What I find amazing is that when people who have been playing golf for a period of time get frustrated with their golf as they feel that they are not improving. I ask them if they are practicing their skills, but majority of the golfers say that they don’t. They feel if they get out on the course and play competition, or play on the course socially that that is enough practice for them.
How do you think that professional athletes have become as good as they are? Not by talent alone. Talent will only take you so far. It is by applying themselves, learning the skills and practicing their skills.
This is where the “Ten Thousand Hours” becomes important. Dr Daniel Levitin is the researcher behind the amount of practice it takes you to become proficient at your skills. In Dr Levitin’s own words:
…ten thousand hours of practice is required to achieve the level of mastery associated with being a world-class expert – in anything. In study after study, of composers, basketball players, fiction writers, ice skaters, concert pianists, chess players, master criminals, and what you have, this number comes up again and again. Ten thousand hours is equivalent to roughly three hours per day, or twenty hours per week, of practice over ten years…. It seems that it takes the brain this long to assimilate all that it needs to know to achieve true mastery.
So when someone comes to me and says I can’t play golf, or I can’t do this particular skill, the first question is how much time have you spent on this skill? I do know golfers who do spend a lot of time practicing but are not necessarily practicing the right skill. So the first step is to learn the skill correctly, so that you can work on improving that skill.
I am sure that you have heard the term “21 Days to Form a Habit“. Research has shown that it takes 21 days to form a habit. Dr. Andrew Weil says, “anything you do with repetition and emotion will become your reality. If you’re not satisfied with your current experience, examine your habits”.
What do you read from that? If you are struggling with a particular skill, you need to fix that skill so that you can progress. It’s not oh, ‘I can’t play golf’ or ‘I can’t hit a bunker shot’ or anything like that, your results from your shots are saying to you this method is not working. Then it is up to you to change it by seeking professional advice. Golf is a very technical sport but it can be easier to play than what you think. You are probably just making it hard.
SO, DON’T GIVE UP, TAKE ACTION!
Did you know that there are four stages of learning?
I will share with you here what they are and it might then make more sense to you with where you are at with your golf.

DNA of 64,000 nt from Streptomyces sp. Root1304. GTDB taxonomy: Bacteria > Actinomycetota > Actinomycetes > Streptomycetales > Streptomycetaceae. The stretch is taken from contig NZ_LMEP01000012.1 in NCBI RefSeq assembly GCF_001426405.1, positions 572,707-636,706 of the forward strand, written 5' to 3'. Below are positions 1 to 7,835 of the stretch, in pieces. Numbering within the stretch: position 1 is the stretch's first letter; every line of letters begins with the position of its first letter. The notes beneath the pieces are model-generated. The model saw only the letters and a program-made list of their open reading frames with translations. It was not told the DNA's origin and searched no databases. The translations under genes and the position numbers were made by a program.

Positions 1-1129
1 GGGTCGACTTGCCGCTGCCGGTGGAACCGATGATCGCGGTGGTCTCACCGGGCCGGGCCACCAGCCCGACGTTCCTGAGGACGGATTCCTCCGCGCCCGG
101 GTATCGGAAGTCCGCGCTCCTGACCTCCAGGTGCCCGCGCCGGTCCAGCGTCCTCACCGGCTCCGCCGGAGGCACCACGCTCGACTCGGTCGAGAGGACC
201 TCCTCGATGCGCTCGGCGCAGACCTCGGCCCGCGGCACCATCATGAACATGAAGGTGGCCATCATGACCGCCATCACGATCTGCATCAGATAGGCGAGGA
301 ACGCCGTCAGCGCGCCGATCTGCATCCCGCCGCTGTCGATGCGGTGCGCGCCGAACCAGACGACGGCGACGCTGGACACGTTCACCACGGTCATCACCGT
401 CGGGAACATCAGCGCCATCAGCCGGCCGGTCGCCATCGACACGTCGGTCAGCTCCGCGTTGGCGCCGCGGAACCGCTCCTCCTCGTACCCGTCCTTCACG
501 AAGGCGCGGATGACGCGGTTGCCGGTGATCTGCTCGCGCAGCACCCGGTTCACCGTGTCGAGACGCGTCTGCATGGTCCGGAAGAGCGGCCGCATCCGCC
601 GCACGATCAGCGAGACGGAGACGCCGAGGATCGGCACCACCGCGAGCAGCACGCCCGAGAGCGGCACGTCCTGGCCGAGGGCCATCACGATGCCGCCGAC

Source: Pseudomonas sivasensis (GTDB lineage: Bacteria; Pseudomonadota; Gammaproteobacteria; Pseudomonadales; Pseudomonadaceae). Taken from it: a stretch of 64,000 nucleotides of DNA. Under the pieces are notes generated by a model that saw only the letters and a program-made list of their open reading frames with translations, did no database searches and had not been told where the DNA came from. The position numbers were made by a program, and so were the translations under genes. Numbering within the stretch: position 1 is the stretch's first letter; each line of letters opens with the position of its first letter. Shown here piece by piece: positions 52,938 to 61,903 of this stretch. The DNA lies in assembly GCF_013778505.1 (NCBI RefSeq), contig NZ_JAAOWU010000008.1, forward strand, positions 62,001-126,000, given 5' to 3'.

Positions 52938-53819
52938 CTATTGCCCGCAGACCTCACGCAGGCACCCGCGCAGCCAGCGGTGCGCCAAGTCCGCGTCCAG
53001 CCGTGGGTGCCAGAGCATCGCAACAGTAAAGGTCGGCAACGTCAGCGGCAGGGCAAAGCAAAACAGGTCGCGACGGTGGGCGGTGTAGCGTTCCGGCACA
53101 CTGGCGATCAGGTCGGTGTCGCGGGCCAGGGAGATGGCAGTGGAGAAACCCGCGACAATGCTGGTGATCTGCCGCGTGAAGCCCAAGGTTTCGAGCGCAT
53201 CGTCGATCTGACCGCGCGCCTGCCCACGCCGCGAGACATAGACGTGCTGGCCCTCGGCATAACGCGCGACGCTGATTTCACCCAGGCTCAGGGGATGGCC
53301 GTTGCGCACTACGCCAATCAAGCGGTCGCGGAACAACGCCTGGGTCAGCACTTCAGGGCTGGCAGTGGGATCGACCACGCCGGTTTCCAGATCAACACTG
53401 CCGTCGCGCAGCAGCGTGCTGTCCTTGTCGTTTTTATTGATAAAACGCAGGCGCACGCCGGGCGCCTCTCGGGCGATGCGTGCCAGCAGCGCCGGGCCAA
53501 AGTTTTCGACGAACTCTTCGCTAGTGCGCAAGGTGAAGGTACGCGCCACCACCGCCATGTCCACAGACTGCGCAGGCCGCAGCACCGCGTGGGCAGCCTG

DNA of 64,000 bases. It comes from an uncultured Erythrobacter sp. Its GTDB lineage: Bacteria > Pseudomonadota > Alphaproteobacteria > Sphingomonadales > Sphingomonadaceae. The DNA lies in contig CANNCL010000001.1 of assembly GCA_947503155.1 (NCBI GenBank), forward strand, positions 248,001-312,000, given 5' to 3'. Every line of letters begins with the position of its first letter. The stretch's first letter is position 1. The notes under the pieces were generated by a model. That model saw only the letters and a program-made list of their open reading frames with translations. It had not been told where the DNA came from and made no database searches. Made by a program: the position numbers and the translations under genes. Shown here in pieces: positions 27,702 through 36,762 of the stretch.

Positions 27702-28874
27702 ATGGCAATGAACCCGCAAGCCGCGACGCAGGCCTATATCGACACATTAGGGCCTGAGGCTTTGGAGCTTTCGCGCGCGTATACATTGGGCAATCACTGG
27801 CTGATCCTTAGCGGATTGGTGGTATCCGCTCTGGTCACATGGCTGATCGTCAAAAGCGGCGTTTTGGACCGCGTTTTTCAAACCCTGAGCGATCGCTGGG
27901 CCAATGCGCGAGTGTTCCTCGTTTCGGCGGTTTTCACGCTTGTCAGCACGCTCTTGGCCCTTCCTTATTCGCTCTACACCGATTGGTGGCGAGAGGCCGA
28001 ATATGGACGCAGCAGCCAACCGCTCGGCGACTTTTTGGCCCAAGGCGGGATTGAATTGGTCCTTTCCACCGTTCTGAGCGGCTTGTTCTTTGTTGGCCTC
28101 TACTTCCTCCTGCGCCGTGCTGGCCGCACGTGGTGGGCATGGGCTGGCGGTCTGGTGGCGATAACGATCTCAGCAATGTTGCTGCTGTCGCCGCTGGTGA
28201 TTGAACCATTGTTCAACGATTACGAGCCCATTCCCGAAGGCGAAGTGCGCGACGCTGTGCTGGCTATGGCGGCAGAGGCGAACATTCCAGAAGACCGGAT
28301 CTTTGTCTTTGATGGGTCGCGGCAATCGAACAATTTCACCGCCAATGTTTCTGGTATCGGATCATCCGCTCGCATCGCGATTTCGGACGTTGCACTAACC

The first stage is Unconscious Incompetence (you don’t know that you don’t know). This stage is that you don’t have any golf skills yet. You are truly a beginner and don’t know what to do or how to do it.
The second stage is Conscious Incompetence (you know that you don’t know). At this stage you find that there are golf skills you need to learn. You go through an uncomfortable period as you are learning these new skills. You will be making regular mistakes, you will feel frustrated and confused. You do recognize that this is an important part of the learning curve. Please take note of this stage, as some golfers won’t get further along in this stage because they feel that they have an inability to learn. If you just keep working on the golf skills and learn from your mistakes you will break through to the next stage. It may take time but just keep working on it.
The third stage is Conscious Competence (you know that you know). At this level you acquire the new skills and knowledge. You put your learning into practice and you are gaining confidence in these golfing skills. You are aware of your new skills and work on refining them. However you can do this only if you are completely focused on those skills. You may still need to follow a series of steps to perform the skills efficiently but you are demonstrating to yourself that you can perform the skills.
This leads to the forth stage Unconscious Competence (you don’t know that you know – it just seems easy). This is where all the conscious practice has lead to you being able to perform the skill without conscious effort and with automatic ease. This is the point where you have so much practice under your belt that it has become “second nature to you“.
After reading these four stages of learning, how to form a habit and the ten thousand hours of practice, where are you at with your golf?
To your golfing success,
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P.S. Are you so frustrated because you just can’t chip the ball to the hole with consistency? There will be a reason for that…find out here how you can solve that inconsistency in your chipping game. Click here to find out how!